Headway, the brain injury services and support organisation, has teamed up with Ireland’s leading GAA, soccer and rugby player unions to launch Concussion Aware, a campaign in association with laya healthcare and supported by Life Style Sports.
70% of parents think schools and clubs lack adequate protocols when it comes to dealing with concussion in sports, a survey* commissioned by Headway and laya healthcare and conducted by Amárach Research revealed, with a further two thirds of parents saying the risk of injury influences what sports they allow their children to play.
#ConcussionAware, backed by Ireland’s top sports stars, is calling for schools and clubs nationwide to ensure adequate procedures are in place to deal with concussion injuries and is based on the simple message: “If in doubt, sit it out.”
Today, Seamus Coleman, Ireland soccer captain; Johnny Cooper, Dublin footballer; Luke Fitzgerald, former Leinster Rugby player and Kate Keaney, Donegal GAA Ladies footballer issued a nationwide plea to coaches nationwide and athletes of all ages to mind their heads and to remember, ‘If in doubt, sit it out’.
Elite Performance Laces from Headway to promote concussion awareness only £3!! @lifestylesports #headway #ConcussionAware #ifindoubtsititout pic.twitter.com/BX5gJxXphI— Jordan Hanna (@JordanHanna98) October 18, 2016
The campaign is also being supported by Noelle Healy, Dublin Ladies Football captain; Isa Nacewa, Leinster Rugby and All-Black legend; Aidan O’Shea, Mayo GAA; Sean Gannon, Dundalk FC; Deirdre Murphy, Dublin Ladies full-back; and Seamus Callanan, Tipperary hurler.
Speaking at the launch, Kieran Loughran, CEO of Headway commented: “It’s evident that there is still a huge lack of awareness amongst the general public when it comes to concussion. 1 in 2 of those surveyed as part of our research admit they would not recognise the signs of concussion – this needs to be addressed.
“We are asking that schools and clubs nationwide become #concussionaware and put proper measures in place to deal with concussion. Parents need to know that their children are safe playing these sports. Clubs and schools can go to concussionaware.ie, get informed and download their concussion aware poster to signal to parents that they support this vital initiative. We’re particularly concerned about the lack of knowledge about Second Impact Syndrome, only 1 in 10 people knew what this is.”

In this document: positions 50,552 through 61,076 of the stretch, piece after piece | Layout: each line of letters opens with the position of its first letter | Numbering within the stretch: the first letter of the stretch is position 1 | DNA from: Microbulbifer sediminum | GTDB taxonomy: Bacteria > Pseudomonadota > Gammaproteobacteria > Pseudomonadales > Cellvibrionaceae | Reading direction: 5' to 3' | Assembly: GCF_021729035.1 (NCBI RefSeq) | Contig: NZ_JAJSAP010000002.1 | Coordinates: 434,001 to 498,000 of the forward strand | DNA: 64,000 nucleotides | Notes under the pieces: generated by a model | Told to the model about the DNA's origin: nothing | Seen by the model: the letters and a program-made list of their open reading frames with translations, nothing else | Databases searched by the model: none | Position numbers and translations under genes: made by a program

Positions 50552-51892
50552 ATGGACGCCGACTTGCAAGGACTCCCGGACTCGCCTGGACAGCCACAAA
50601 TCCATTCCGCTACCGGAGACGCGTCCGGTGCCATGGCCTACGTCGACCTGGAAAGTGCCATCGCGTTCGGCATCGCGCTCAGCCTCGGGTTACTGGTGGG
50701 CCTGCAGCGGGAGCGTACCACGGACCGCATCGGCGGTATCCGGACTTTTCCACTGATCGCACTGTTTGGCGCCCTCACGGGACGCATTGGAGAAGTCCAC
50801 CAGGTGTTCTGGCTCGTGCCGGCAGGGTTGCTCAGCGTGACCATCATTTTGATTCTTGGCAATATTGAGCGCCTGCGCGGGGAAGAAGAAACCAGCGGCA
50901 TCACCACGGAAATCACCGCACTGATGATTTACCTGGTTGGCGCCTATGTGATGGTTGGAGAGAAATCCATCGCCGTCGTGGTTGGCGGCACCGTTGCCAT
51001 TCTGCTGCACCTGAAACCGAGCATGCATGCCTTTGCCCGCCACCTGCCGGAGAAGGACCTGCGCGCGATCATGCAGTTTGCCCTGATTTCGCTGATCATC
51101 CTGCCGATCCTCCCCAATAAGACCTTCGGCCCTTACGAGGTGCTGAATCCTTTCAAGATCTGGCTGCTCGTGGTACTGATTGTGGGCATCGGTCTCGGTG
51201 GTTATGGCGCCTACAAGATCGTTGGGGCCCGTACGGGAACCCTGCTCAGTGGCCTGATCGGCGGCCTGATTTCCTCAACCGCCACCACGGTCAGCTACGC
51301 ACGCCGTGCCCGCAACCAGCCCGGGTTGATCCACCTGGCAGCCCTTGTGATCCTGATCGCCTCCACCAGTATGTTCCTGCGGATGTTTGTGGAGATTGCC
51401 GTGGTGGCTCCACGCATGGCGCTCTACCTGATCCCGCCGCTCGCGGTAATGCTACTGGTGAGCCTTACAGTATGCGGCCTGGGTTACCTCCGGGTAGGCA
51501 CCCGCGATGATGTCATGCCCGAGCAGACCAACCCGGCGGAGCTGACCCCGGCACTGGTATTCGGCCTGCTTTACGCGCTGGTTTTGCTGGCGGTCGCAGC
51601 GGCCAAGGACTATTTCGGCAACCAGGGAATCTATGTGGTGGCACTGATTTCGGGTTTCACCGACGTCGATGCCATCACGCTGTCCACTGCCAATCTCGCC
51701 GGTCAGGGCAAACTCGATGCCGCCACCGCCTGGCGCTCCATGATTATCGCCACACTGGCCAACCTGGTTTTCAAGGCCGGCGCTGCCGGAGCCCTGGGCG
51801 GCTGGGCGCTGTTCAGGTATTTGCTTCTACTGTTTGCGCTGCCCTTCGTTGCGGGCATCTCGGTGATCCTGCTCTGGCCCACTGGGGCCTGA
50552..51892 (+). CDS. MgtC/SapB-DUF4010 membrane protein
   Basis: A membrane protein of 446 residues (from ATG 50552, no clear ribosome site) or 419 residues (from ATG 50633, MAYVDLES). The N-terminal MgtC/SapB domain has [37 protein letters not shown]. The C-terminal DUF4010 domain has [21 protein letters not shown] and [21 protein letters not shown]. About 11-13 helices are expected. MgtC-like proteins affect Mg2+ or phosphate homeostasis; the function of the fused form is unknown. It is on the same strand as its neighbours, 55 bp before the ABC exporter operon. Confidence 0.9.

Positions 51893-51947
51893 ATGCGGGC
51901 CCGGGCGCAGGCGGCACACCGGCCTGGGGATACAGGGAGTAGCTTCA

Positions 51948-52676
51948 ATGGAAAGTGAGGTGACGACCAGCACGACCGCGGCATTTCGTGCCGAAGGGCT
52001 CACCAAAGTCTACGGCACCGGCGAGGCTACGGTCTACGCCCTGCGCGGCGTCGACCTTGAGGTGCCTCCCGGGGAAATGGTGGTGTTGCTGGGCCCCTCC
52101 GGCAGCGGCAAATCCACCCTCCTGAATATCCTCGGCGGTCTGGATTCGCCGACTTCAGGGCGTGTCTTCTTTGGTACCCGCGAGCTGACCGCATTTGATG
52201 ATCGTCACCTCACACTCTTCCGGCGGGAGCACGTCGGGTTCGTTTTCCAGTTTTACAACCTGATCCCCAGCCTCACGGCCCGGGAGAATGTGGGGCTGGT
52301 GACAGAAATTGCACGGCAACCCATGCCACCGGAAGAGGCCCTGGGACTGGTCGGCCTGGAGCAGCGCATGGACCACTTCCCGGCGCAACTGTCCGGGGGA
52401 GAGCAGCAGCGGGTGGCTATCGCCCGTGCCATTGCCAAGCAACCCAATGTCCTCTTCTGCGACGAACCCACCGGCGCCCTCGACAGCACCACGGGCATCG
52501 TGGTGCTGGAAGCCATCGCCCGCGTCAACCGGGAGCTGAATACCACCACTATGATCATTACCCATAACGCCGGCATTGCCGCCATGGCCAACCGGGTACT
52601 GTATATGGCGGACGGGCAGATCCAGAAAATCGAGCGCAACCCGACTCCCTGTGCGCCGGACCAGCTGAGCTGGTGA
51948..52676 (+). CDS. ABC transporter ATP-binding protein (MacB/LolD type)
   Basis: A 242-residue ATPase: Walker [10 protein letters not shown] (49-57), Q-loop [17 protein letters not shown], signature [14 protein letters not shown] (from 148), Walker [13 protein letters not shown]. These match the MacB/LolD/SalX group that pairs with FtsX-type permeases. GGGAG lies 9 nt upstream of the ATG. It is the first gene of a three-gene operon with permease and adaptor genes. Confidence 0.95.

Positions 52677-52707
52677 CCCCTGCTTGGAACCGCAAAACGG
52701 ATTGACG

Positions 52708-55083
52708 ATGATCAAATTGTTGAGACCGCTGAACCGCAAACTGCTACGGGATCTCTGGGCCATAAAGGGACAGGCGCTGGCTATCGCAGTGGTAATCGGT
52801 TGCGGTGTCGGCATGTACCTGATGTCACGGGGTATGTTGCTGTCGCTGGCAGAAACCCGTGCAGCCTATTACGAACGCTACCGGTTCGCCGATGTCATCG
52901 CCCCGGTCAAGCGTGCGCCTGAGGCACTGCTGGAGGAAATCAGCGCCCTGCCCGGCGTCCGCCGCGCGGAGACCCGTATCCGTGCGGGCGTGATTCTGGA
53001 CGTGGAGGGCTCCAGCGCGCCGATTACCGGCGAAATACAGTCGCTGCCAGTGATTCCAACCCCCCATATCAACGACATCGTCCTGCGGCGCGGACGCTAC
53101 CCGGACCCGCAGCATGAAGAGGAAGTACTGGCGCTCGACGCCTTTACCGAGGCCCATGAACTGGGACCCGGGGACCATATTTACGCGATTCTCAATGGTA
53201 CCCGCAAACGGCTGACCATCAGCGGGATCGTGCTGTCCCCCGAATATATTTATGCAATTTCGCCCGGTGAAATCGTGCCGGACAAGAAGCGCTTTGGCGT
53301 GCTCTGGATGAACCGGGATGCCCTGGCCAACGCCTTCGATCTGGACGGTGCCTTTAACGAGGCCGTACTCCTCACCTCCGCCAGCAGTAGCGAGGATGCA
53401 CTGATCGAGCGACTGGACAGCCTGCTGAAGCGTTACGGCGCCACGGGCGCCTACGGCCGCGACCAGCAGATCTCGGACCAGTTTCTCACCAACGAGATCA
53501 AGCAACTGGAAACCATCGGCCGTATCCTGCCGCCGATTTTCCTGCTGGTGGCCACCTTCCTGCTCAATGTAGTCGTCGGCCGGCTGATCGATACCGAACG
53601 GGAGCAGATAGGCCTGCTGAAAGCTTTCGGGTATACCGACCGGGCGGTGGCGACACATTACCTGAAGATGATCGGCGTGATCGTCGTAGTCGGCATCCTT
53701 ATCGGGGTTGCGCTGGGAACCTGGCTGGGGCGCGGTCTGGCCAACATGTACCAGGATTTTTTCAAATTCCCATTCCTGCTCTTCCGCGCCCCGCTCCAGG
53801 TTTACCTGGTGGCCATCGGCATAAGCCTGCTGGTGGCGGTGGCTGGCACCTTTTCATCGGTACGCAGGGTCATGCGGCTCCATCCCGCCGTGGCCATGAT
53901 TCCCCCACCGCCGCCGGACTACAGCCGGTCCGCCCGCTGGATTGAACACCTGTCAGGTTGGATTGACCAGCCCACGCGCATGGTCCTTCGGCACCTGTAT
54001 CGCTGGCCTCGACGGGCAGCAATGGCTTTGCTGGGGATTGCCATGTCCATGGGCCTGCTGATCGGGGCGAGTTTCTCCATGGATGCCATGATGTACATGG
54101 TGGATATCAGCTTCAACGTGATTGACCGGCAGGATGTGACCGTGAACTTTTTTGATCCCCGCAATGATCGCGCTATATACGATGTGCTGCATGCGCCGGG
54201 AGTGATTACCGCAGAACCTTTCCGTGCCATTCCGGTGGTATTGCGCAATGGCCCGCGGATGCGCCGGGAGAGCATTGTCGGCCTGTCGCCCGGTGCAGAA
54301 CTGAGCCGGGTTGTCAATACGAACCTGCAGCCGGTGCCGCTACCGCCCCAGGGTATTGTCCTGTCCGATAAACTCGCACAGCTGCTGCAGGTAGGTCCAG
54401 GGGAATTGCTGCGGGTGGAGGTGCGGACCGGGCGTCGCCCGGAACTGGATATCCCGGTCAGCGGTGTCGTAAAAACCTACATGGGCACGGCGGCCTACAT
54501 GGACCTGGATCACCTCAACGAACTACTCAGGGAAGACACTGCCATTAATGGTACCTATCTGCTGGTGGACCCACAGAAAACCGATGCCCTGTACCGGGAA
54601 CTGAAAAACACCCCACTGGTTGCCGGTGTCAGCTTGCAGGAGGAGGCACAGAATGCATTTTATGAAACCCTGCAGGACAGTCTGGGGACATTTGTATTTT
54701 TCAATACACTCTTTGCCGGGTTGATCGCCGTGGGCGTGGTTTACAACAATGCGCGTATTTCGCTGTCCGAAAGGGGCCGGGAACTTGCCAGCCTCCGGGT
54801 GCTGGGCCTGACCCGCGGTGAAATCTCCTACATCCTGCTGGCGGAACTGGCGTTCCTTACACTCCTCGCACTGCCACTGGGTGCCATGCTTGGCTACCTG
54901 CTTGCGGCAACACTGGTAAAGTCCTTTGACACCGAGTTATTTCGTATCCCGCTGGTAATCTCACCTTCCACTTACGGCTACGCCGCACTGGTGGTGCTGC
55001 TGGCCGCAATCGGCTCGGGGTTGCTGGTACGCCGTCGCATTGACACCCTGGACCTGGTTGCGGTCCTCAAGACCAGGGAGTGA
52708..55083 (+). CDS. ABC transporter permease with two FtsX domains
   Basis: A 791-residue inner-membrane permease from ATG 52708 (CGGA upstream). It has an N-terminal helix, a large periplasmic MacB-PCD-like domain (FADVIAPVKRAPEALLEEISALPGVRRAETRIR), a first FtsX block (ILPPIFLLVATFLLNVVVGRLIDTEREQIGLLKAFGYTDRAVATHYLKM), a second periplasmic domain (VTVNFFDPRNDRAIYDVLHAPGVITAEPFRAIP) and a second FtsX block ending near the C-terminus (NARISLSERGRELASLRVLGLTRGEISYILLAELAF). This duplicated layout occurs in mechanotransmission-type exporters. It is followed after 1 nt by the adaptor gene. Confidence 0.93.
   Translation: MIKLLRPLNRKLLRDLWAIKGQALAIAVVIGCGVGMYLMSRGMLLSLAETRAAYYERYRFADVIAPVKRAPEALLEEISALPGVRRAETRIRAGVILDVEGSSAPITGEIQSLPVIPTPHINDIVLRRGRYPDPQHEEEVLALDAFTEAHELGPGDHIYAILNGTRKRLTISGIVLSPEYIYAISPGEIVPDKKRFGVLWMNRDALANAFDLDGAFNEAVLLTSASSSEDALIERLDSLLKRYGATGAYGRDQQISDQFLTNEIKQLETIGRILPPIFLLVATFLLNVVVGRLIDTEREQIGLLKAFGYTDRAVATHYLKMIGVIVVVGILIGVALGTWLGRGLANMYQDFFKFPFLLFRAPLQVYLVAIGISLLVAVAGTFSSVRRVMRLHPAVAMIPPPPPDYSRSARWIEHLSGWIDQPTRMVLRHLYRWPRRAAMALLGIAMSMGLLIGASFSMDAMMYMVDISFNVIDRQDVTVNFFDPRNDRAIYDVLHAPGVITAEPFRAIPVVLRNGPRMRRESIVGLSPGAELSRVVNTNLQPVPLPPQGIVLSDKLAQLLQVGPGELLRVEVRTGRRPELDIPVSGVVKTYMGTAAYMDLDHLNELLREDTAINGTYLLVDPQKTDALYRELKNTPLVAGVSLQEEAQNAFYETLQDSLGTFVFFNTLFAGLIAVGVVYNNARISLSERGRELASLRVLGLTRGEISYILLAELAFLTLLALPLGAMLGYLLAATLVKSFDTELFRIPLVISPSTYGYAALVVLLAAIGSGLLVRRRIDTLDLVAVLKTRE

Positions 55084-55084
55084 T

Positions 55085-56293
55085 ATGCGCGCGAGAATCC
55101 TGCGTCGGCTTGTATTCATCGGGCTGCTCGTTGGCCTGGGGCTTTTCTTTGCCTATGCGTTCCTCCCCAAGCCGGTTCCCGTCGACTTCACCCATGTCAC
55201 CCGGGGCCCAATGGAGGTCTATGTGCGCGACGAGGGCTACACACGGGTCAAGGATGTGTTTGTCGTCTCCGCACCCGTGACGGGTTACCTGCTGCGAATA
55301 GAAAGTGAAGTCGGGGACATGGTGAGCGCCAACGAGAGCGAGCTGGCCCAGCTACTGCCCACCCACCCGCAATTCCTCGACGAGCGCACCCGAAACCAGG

Second Impact Syndrome occurs as a result of a second concussion received after an initial concussion has not been given time to heal. The consequences can be catastrophic.
As part of the campaign, the players are calling on athletes of all levels nationwide to follow their lead and show their support of Concussion Aware by wearing uniquely designed elite performance bootlaces, which have been created especially for the campaign and will be on sale in LifeStyle stores nationwide and online. 100% of the proceeds will go directly to Headway and to raising further awareness of the dangers of concussion.
“It comes down to knowing the signs of concussion and looking after your teammates and yourself,” Ireland international Seamus Coleman said. “If a player is concussed, they may be in a confused state so will be relying on their teammates and coach to recognise that something isn’t right.
“If there is a shadow of a doubt, it’s so vital that they come off the field of play and sit it out. It might sound dramatic but you really could end up saving a player’s sports career, we’ve all seen some of our heroes having to retire early due to the impact of concussion.”
For further information and for the full survey results, visit www.concussionaware.ie and check out the campaign on Headway Ireland’s Facebook where you can download your personalised Concussion Aware frame to show your support.